Laid off and owed pay: the Kentucky miners blocking coal trains
The protest has endured for more than six weeks, gaining national attention and support from Bernie Sanders
Harlan county, Kentucky, earned the nickname Bloody Harlan from a series of labor strikes and violent confrontations in the 1930s led by coalminers and union organizers against coal corporations and law enforcement. In 1973, Harlans coalminers went on strike for 13 months when contract negotiations with Duke Power Company broke down after miners voted to form a union.
There are no longer any unionized mines in Kentucky, but Harlans miners are currently continuing the regions legacy of labor struggles against wealthy and powerful coal corporations: they are blocking the coal trains from leaving a mine that laid them off.
A collection of tents next to some rail tracks may not look like much compared to that rich legacy of labor struggle. A small group of families have occupied the site since 29 July, sitting on camp chairs, occasionally hosting live music and attracting sympathetic supporters from all over the US.
The small protest has endured for more than six weeks now, garnering nationwide attention including a video of support from the Democratic presidential candidate Bernie Sanders and preventing trains carrying more than $1m worth of coal from being moved out of Harlan county until workers are compensated for the unpaid wages theyre owed since mining firm Blackjewel filed for bankruptcy.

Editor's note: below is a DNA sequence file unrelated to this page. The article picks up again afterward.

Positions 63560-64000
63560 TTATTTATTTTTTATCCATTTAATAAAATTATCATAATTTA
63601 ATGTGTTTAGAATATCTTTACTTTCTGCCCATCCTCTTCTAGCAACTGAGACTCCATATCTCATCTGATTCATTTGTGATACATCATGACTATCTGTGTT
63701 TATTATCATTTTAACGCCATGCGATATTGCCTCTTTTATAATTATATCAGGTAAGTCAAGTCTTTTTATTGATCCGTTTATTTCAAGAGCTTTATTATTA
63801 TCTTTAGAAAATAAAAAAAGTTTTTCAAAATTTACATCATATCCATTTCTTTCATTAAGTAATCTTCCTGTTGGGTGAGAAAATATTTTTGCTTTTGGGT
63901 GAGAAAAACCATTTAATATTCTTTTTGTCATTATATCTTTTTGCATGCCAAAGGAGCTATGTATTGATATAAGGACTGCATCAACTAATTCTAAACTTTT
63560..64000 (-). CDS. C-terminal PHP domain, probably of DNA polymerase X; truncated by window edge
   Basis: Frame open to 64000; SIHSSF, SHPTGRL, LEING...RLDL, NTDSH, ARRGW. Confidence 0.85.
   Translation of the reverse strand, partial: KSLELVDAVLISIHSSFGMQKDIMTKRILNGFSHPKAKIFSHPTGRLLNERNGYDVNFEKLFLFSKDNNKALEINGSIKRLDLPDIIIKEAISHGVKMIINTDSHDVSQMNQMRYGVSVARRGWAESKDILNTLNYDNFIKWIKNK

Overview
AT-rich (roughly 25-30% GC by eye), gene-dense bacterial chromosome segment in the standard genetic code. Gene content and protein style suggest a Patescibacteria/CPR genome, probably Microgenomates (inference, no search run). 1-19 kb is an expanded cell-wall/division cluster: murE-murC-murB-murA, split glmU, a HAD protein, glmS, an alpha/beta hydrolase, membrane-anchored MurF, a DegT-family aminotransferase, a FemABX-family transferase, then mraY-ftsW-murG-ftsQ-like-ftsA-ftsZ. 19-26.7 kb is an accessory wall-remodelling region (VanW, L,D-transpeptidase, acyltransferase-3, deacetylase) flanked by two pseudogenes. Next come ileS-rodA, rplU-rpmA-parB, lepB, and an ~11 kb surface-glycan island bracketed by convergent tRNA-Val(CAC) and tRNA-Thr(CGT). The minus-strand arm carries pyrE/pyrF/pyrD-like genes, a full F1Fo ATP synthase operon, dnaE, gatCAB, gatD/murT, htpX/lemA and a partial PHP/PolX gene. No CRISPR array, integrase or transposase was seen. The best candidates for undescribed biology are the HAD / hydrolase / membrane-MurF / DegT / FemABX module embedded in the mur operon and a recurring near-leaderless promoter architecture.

About 1,700 coalminers in West Virginia, Virginia, Kentucky and Wyoming were laid off without any notice on 1 July when Revelation Energy and its affiliate, Blackjewel Coal Company, filed for Chapter 11 bankruptcy. Unlike other bankruptcies in the coal industry, Blackjewels mines have been shut down during proceedings in court and workers experienced previous paychecks and 401k deductions bouncing from their bank accounts, while owed wages were left unpaid.
With my husbands checks, they owe him $6,000, said Stacy Rowe, who has helped run the Blackjewel blockade since it began. A class action lawsuit was filed in July 2019 against Blackjewel for violating the Warn Act, which mandates companies must provide workers with a 60-day written notice in advance of any mass layoffs of 100 or more employees.